NBJ: Is there a viable consumer market for sports nutrition products in China?
AL: One thing to note, for anyone looking to do business in China, is that you really have to compare apples to oranges. There’s that 1.2 billion people, what-a-huge-market thought process, but that’s not even close to the reality of the market. If you’re talking about, say, chewing gum, you probably have a better chance of reaching the 300 to 400 million city-dwellers. But if you’re talking about something as novel as sports nutrition, you’re really whittling it down to a much smaller demographic.
And it’s an issue of buying power. One of the reasons that Competitor has done so well is that their sourcing and manufacturing is all domestic, so they can create a price that no import can touch. So a protein powder sold at retail in the U.S. could go for about $100 for a five- or ten-pound product. That’s expensive by U.S. standards. And think of your U.S. consumer, say a 20-25 year old guy, college grad, has a decent job and makes about $3,000 per month. He’ll go to the gym, use his creatine and protein, and end up spending maybe $100 a month. That’s not a big deal. With the barriers to entry and import costs, the price for the same products in China is almost double that. And the average salary for a white collar job in China, in the city, is closer to $400 to $600 per month. Are they going to spend a third to a half of their income on sports nutrition? Probably not.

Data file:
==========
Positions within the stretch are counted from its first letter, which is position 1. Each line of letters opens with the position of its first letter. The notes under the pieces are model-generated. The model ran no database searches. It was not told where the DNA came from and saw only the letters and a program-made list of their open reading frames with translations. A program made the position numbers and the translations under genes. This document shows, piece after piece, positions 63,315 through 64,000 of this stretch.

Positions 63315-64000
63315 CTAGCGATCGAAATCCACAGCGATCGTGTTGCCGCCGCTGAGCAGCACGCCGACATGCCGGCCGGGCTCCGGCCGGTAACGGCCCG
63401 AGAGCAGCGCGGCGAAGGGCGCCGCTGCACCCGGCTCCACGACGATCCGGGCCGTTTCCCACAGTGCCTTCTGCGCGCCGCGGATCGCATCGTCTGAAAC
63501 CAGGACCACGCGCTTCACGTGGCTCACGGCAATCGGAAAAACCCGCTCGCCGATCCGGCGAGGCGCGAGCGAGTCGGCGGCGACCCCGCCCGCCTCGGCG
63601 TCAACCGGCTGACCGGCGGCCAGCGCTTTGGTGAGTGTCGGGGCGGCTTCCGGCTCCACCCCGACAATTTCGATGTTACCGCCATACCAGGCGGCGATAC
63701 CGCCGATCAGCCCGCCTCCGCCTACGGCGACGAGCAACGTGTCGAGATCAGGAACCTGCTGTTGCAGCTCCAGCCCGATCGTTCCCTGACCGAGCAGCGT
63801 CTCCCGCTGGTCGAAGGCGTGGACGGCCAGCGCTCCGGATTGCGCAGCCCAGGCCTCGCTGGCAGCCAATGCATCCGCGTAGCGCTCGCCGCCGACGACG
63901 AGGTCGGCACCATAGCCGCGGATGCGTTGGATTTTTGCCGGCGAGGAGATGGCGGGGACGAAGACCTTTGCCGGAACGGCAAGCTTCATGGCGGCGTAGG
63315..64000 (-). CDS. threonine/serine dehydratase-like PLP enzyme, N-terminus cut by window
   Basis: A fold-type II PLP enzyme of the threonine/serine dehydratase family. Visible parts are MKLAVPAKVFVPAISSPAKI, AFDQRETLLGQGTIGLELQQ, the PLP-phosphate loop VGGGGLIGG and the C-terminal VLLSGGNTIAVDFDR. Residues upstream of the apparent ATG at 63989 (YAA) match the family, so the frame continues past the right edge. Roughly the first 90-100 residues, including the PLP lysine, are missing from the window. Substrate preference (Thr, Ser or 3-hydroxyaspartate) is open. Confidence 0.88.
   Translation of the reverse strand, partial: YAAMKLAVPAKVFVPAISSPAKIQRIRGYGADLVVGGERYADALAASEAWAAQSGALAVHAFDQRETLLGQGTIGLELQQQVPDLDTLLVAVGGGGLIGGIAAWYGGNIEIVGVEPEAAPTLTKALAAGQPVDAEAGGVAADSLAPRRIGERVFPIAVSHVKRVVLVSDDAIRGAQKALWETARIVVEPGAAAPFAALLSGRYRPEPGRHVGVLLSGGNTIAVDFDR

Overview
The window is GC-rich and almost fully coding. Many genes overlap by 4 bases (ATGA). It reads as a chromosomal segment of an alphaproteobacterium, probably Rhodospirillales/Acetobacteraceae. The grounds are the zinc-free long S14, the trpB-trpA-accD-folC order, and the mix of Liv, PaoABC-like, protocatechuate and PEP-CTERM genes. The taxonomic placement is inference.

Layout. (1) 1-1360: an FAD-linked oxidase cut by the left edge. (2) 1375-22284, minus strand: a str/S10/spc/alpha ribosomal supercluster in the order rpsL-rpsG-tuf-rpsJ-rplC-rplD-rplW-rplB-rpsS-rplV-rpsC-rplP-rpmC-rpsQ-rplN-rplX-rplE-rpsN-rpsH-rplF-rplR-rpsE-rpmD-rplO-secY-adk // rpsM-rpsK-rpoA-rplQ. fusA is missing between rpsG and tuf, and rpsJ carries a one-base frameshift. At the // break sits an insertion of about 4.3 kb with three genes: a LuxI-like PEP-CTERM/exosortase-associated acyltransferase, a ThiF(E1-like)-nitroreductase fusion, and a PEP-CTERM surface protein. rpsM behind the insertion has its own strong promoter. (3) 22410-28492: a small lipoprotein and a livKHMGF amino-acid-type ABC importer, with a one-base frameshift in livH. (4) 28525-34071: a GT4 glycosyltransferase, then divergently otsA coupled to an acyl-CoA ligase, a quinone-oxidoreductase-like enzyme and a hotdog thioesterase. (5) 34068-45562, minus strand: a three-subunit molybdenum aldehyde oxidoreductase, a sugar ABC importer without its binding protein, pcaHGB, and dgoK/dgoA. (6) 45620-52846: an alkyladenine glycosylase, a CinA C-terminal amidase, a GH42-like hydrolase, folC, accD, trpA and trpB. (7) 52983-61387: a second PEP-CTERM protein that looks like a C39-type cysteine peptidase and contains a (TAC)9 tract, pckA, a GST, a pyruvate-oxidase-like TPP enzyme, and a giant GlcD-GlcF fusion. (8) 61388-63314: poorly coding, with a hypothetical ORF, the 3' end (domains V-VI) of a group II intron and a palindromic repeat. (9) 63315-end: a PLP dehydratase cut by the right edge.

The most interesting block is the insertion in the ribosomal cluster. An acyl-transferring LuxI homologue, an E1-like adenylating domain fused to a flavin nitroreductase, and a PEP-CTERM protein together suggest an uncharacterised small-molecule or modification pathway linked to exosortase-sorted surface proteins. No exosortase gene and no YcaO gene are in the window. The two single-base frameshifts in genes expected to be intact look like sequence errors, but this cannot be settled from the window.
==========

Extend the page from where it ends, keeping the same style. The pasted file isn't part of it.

If you’re working with government-sponsored teams, price is not so much of a concern. They’re concerned about safety and results. A U.S. product may cost twice as much, but it might get you two more gold medals. As a team purchaser, a government official, that can go on your record. It then becomes a matter of provincial or national pride.
NBJ: What are the fitness and physique priorities for Chinese athletes and consumers?
AL: If you’re talking about athletes, it’s performance. They don’t care what they look like necessarily. So the six-pack and the bulk come from training, but it’s not an end result. With regards to the general population that can buy sports products, it’s absolutely a physique thing. Typically speaking, since the 90s, when milk became more of dietary staple, people are looking to put on some muscle mass and increase lean muscle. Pre-workouts are popular for this too.
NBJ: Are there opportunities for sports nutrition in other East Asian countries?
AL: In more developed countries with higher income, like Hong Kong, there’s a bit of demand. Sports in Japan are pretty huge. South Korea and Taiwan, not so much. Singapore, yes. From a sociological and political standpoint, the Asian countries where sports nutrition is growing—like Hong Kong and Singapore—tend to be have been protectorates or have remnants of British colonial expansion. Sports nutrition comes a little more naturally to them. In South Korea and Taiwan, the ideal body image for guys is not so much buff with a six-pack. It’s more of a svelte, pop-star look.